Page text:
was open. I also learned that my trip had been shortened by about
a week, and had to leave immediately.
I crossed back into ND, travelled down into South Dakota, and across
into Wyoming. These are not wealthy states, but the attitude of
the people is mostly quite laid back. The big events (at least in
summer) are the Rodeos. The number plates of this state bear a
During most of my travels in the US I had been aware of the pall of
atmospheric pollution. I have seen red sunrises whilst travelling
down through Louisiana, across New Mexico, in Tennessee &
Objects more than from two to ten miles distant were hidden by smog in
California, Texas, Iowa, the Dakotas, NY. In fact, in just about
every US city I visited, pollution was bad. I do not
think most Americans realize how bad the pollution is, because they do
not know what a clear atmosphere is supposed to be like. For
instance, from Barvennon the other side of the valley, around 40 Km (25
miles) away, can be clearly seen, with no haziness of the atmosphere
most of the time.
So it is with some pleasure that I discovered that I could see the
distant (40 miles?) mountain ranges to the East of the I-80 in
Wyoming. Of course my pleasure was somewhat marred by haziness,
but at least it was diminished in comparison to
I continued up to Montana, and stayed overnight in
a city that was at the edge of an extensive (50 miles) Indian
reservation. Next morning I travelled into Idaho,
through the Eastern edge of Yellowstone park, and into Salt Lake city,
Utah. The pollution in Utah was fierce.
This city is the home state of IBM, and the home state of the "Church
of Latter Day Saints" otherwise known as the Mormons. They seem
to believe that industriousness and industry are both good. My
road was south to Las Vegas, however I drove a detour East to see the
desert. From there I drove back to Salt Lake City and continued
down the I-25.
The "Great Salt Lake" is a terminating lake, like the Dead Sea.
It is around 4,500
feet (about 1400 meters) above sea level. The river that flows
into it is named the "Jordan". The land around the western side
of the lake, and continuing south is well watered & looked quite
fertile. Crops and livestock were abundant. It was not
until I reached the southern end of Utah I reached country that, in
Australia, we might call "poor".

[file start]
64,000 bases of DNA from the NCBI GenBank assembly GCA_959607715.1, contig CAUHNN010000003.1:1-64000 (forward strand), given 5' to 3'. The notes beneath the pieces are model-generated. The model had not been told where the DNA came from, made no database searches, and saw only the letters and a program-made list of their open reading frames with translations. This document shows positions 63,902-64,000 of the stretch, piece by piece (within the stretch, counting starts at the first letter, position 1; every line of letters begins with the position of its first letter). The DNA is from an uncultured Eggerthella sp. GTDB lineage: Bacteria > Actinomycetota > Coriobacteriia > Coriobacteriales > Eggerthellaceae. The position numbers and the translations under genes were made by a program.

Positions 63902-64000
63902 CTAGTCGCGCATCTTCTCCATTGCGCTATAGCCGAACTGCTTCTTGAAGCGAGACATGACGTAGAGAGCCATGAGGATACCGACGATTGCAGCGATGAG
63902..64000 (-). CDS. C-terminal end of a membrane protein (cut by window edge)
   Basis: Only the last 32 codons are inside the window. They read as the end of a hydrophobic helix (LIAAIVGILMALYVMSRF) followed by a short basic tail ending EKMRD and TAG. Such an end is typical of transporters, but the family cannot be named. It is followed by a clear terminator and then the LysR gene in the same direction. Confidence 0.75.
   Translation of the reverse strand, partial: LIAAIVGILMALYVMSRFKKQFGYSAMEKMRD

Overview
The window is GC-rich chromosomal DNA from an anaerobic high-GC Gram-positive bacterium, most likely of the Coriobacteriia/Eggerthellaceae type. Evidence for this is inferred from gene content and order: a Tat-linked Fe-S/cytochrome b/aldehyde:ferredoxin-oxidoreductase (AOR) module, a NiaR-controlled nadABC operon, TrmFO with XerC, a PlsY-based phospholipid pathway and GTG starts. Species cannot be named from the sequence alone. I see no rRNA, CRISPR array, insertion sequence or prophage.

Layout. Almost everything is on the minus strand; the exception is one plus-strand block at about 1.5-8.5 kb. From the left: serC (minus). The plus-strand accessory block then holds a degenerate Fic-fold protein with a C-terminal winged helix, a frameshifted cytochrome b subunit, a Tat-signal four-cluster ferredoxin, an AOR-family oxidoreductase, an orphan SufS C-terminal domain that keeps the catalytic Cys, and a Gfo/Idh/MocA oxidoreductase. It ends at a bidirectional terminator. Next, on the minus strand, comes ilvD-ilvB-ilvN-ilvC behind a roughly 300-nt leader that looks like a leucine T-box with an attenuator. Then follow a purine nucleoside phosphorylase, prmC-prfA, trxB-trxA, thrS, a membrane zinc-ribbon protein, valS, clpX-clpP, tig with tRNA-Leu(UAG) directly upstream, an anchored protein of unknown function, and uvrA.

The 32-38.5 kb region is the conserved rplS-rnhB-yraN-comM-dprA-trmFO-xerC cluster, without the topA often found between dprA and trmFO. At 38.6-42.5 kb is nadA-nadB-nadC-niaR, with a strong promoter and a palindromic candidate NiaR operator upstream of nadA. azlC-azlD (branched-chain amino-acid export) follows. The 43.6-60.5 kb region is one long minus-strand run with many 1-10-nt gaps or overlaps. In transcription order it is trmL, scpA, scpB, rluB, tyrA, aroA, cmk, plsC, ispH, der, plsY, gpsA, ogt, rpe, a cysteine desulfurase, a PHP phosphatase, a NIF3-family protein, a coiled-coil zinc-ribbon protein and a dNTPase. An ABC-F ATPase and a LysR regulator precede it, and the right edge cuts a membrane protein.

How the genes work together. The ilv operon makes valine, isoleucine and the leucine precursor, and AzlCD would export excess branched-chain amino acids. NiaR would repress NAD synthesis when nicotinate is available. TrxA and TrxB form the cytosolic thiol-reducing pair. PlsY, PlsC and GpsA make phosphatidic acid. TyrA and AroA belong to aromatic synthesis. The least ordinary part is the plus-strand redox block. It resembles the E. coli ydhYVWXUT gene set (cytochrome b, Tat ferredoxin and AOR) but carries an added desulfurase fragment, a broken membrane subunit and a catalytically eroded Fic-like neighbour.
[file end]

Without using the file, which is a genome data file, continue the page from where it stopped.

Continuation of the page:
When you are in Nevada near Las Vegas you are in near desert. I
suppose that some of the South Australian breeds of merino might scrape
a living off the vegetation - with only occasional hand feeding.
Las Vegas is only a fewscore miles from both where the I - 25 crosses
the Arizona border, and also from
the Boulder dam on the Colorado river. Water is piped to support
Las Vegas, a city in the desert about 15 Kilometers in diameter.
About the only business in Las Vegas seems to be
gambling and prostitution, both of which are legal.
In Las Vegas there are "Trader Joe" stores, the mark of the
presence of those who demand cheap food that is organic. In the
gambling strip at night, shills handed me the business cards of the
prostitutes. "Miranda comes to you naked, so you can see what you
buying" says one card, another says "Anna & Belle, get two for the
price of one." I notice that Anna & Belle come for around
is more than Miranda, who was $50. I went into a few
Casinos and watched the play. Blackjack, or 21 was played by the
same rules that we used in my college days. Baccarat and roulette
were also in play. When I looked at the players, I saw
ordinary Americans, not at their best. Las Vegas has a reputation
for glamour and legalized naughtiness, but when you get down to it, it
is tacky & seedy.
Then on back up through Utah and onto the I-40 which took me into
Colorado. Crossing Colorado I drove through a pass that is about
10,000 feet (3,000 meters) above sea level. That is a few
thousand feet higher than the highest point of Australia, Mt.
Kosciusko, around 7,000+ feet. According to an article I read in
the WSJ, Denver is supposedly the best city in the US for singles,
regrettably I did not have the time to verify that statement.
I detoured North then down through Kansas, Oklahoma and
into Fort Worth Texas. I spent a few days recovering there
at the home of my
friend Barbara, and then flew on to NY for my connection to London.